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Impact of Fertility on Objective and Subjective Poverty in Malawi

  • Richard Mussa

    ()

The paper uses data from the Second Malawi Integrated Household Survey (IHS2) to investigate the impact of fertility on poverty in rural Malawi. We use two measures of poverty; the objective and the subjective. After accounting for endogeneity of fertility by using son preference as an instrumental variable, we find that fertility increases the probability of being objectively poor. This effect is robust for all poverty lines used. It is also robust to accounting for economies of scale and household composition as well as assuming that poverty is continuous. We also find that when fertility is treated as an exogenous variable its impact is underestimated. When poverty is measured subjectively, the results are opposite to those of objective poverty. We find that fertility lowers the likelihood of feeling poor, and that fertility is exogenous with respect to subjective poverty.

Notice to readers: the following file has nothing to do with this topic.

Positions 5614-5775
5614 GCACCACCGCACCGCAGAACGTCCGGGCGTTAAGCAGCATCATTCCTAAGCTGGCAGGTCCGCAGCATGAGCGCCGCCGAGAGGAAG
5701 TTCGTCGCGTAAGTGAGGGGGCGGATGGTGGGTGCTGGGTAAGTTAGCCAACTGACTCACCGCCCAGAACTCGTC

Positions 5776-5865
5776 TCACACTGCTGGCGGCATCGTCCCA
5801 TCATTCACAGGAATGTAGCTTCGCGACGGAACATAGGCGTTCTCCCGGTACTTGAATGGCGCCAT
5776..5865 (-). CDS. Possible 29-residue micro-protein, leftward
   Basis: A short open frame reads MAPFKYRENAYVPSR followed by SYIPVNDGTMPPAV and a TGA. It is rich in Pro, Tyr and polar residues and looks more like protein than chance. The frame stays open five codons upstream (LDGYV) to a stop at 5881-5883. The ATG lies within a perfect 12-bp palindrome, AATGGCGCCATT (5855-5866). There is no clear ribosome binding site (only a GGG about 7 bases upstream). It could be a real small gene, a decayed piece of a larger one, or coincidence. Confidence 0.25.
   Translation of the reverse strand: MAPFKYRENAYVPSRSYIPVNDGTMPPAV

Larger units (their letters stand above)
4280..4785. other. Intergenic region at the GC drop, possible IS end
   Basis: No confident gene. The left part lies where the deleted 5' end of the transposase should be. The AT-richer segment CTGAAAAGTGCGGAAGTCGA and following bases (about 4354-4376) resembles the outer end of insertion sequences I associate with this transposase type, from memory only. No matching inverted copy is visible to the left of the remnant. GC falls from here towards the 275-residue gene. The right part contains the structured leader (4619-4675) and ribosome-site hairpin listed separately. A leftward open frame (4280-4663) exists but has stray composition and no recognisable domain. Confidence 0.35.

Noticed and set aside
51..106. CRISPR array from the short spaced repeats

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Paper provided by Southern Africa Labour and Development Research Unit, University of Cape Town in its series SALDRU Working Papers with number 50.

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Date of creation: Sep 2010
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Handle: RePEc:ldr:wpaper:50
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